Hurricane Season Brings Bugs

Hurricane Season Brings Bugs

June to November can be Floridians’ least favorite time of year – hurricane season. Sure, sometimes it’s calm and we mostly deal with tropical storms and the threat of hurricanes sweeping across one end of the state to the other. Other years, we deal with multiple Category 3, 4 and 5 storms, as we did in 2004. And of course, some years have one particularly devastating storm, like Andrew, Katrina, or the unnamed Category 5 storm in 1935 that all but destroyed our Gulf shores.

This year has been quieter than most – in fact the gap between the last storm and now is the widest in nearly 30 years. But of course, things could flare up again at any time, and history tells us that mid-August through early October is typically the busiest time of year for the tropics. Not to mention, hurricane season experts, the National Oceanic Atmospheric Administration (NOAA), predicted three to six major named storms in 2022, none of which have happened yet.

If you’re new to Florida, hurricanes form when cool air slips into the gap over the warm water between the ocean and the sky. The cooler air warms and rises, and if it does this fast enough, as more warm air comes in, instead of equalizing, the hot and cold air start swirling around each other, forming a tropical cyclone, aka a hurricane. The longer and faster the cyclone sits over tropical waters, the more powerful the storm and winds become.

Bugs, Birds and Air

Along with wind and clouds, hurricanes have a tendency to pick up other things. No, not cows like in the movie Twister. But the fast moving air and wind does drag many flying animals into itself, including birds and various insects.

That seems obvious just thinking about it, but other than anecdotal evidence – inland birds landing on ships, oceanic waterfowl showing up inland, for example – the idea had never been scientifically proven until recently.

It turns out the stories were right. In the center of every hurricane is the proverbial eye of the storm. If you’ve ever experienced a hurricane in real life, you know there’s a short window during the storm when everything’s quiet. It might still be overcast and raining, but the winds stop, the land relaxes, and everyone breathes a temporary sigh of relief.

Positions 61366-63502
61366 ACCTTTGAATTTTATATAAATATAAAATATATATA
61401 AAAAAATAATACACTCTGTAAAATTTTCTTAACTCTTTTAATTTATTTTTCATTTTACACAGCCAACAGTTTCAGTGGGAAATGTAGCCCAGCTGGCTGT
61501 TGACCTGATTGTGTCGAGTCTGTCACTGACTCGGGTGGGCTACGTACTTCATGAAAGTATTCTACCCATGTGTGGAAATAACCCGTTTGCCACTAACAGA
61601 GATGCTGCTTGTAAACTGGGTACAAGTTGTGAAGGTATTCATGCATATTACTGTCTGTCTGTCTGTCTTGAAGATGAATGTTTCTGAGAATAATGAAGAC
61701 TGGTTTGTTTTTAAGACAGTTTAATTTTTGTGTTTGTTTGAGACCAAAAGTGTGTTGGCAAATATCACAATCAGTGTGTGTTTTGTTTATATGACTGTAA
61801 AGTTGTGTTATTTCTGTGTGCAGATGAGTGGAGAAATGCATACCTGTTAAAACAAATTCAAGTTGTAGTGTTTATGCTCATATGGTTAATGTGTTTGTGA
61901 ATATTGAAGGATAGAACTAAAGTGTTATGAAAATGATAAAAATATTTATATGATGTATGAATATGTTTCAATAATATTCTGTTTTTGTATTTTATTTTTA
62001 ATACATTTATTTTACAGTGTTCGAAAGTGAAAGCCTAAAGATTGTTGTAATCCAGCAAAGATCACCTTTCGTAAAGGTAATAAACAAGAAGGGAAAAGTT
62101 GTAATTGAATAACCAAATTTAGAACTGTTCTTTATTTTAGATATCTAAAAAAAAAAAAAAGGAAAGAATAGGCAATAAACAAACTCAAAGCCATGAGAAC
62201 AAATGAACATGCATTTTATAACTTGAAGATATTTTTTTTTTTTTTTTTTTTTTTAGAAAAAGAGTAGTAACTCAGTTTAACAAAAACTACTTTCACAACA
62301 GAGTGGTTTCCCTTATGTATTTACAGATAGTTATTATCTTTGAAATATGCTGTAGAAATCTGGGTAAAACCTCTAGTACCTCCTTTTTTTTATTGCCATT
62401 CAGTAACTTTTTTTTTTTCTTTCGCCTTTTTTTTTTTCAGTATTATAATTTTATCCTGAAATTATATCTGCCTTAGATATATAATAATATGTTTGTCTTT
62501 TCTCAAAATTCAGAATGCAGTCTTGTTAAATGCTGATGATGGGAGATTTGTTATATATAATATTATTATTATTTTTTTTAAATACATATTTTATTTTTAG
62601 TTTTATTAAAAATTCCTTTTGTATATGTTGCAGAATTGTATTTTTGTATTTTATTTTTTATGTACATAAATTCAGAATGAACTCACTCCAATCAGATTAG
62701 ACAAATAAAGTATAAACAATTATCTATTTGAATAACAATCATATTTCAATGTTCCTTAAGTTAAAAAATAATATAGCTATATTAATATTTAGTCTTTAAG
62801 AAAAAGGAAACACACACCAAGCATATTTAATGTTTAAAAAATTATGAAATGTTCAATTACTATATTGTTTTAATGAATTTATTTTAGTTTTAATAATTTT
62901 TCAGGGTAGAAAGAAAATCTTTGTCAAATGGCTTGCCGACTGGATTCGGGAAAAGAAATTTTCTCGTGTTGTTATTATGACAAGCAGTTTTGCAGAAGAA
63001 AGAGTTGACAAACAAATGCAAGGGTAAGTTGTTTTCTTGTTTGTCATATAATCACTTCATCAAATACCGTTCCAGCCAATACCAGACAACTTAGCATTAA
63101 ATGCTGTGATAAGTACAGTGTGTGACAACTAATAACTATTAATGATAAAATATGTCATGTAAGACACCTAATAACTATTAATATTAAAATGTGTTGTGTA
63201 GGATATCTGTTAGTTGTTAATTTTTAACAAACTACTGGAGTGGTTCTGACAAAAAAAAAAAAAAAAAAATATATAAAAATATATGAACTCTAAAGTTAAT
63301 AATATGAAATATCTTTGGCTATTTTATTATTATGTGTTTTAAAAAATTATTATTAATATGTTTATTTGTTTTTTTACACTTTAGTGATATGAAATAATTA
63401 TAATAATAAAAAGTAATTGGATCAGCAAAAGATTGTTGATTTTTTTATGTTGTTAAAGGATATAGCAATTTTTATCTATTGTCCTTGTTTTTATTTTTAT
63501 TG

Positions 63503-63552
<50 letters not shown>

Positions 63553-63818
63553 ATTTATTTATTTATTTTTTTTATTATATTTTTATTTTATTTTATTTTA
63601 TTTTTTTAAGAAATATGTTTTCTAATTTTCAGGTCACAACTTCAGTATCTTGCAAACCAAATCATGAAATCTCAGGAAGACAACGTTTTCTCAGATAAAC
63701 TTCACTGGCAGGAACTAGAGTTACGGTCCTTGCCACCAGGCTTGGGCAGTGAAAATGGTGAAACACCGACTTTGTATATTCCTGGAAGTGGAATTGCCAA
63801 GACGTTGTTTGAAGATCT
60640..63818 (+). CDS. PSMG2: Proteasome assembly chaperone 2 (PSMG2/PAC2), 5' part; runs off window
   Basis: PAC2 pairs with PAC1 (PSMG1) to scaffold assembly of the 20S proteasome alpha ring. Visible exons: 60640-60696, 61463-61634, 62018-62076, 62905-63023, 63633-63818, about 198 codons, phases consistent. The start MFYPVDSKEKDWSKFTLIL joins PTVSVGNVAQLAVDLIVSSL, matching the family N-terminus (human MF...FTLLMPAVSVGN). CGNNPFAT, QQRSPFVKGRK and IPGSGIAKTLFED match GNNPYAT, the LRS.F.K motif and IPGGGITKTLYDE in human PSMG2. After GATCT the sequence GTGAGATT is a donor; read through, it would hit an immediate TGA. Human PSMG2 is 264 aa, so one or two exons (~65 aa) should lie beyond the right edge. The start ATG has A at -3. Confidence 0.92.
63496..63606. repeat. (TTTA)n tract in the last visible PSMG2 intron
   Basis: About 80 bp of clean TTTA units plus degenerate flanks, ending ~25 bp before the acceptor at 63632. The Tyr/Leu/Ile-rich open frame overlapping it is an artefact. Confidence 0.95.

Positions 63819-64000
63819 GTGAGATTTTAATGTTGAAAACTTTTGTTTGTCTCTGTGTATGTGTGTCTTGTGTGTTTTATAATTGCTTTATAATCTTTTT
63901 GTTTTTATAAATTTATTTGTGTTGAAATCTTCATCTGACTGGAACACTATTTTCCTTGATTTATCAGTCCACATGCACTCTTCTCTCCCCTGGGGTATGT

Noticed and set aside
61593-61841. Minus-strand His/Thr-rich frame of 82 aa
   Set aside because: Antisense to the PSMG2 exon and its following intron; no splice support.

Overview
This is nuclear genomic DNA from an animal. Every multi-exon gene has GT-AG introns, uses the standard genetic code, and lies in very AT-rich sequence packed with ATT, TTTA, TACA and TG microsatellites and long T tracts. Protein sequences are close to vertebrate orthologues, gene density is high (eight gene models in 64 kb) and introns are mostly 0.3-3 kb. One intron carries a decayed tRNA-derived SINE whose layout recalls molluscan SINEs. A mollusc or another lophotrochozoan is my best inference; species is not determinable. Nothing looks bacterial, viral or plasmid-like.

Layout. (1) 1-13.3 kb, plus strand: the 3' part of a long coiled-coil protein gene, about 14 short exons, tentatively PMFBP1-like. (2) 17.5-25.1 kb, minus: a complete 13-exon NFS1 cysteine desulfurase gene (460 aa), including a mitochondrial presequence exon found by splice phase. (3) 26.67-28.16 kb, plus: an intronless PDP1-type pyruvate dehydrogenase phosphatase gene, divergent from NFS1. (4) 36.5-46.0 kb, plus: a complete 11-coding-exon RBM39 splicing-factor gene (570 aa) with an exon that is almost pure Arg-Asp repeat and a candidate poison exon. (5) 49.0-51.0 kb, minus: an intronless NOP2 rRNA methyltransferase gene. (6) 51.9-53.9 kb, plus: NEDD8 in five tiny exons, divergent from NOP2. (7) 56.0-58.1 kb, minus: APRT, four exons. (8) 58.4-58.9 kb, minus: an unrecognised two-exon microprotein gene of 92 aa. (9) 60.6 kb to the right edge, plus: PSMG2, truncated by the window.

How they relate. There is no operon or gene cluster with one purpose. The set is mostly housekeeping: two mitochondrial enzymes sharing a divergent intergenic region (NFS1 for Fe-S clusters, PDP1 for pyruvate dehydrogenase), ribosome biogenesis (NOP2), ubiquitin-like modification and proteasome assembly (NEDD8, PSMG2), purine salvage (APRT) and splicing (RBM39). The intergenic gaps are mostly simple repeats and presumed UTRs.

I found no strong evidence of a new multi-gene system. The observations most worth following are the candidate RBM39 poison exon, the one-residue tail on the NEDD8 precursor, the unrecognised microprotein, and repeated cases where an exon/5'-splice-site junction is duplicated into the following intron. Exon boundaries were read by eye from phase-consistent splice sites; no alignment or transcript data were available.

Of course, it’s short-lived and, sadly, some have gotten hurt worse by not getting back to shelter quickly enough when the eye finishes passing over and the storm roars back.

But in that eye is where dozens, if not hundreds, of birds and bugs ride out the storm. Like a family in a disaster movie, the fowl and insects fight through the storm, seeking shelter, and then do their best to remain in relative safety.

Thanks to new technology, we can delve into the surface and eye of a hurricane. Not only does it help us to understand and predict hurricane behavior and patterns better, dual-polarimetric radar also gives scientists a deeper understanding of mismatched migratory patterns.

The Bioscattering

What the researchers found in the data were unique bioscatter signature patterns. Bioscatter is not new. It’s the human version of bat sonar - the radio echolocation the flying marsupials use to navigate. But recent advances in Doppler radar now allow scientists to “see” the difference between living organisms and rain patterns.

So not only does each hurricane come with its own temperature, dew point and density, researchers discovered each tropical storm transported and interrupted the migratory patterns of various birds and insects in unique ways.

In particular, they realized that on average the bioscatter was larger and denser in hurricanes that struck the Gulf Coast and other parts of Florida. Again, anecdotally, this seems true, since we have a larger concentration and diversity of birds than other areas struck by hurricanes.

The next step for the scientists from the University of Nebraska-Lincoln is to determine what behaviors lead some birds and insects to survive better within a hurricane.

Of course, here at Good News Pest Solutions we’re just happy that the hurricanes are taking some of the bugs out of our hair. Hurricane season is also peak mosquito season, as the annoying insects require standing water to lay their eggs. And our cycle of daily short-lived afternoon rain and hot sun creates the, well, perfect storm for a mosquito explosion.

Luckily, we’ve got a solution for that. Our exclusive No Bite Zones Mosquito Protection Program safeguards your backyard by turning biting momma mosquitoes and their offspring into vegan insects. No more slapping, itching and scratching – just enjoying the weather and letting the mosquitoes fulfil their God-appointed task of pollination. It’s a win-win.

For more details, or to schedule your delivery of our Mosquito Protection Paqs, just give us a call!


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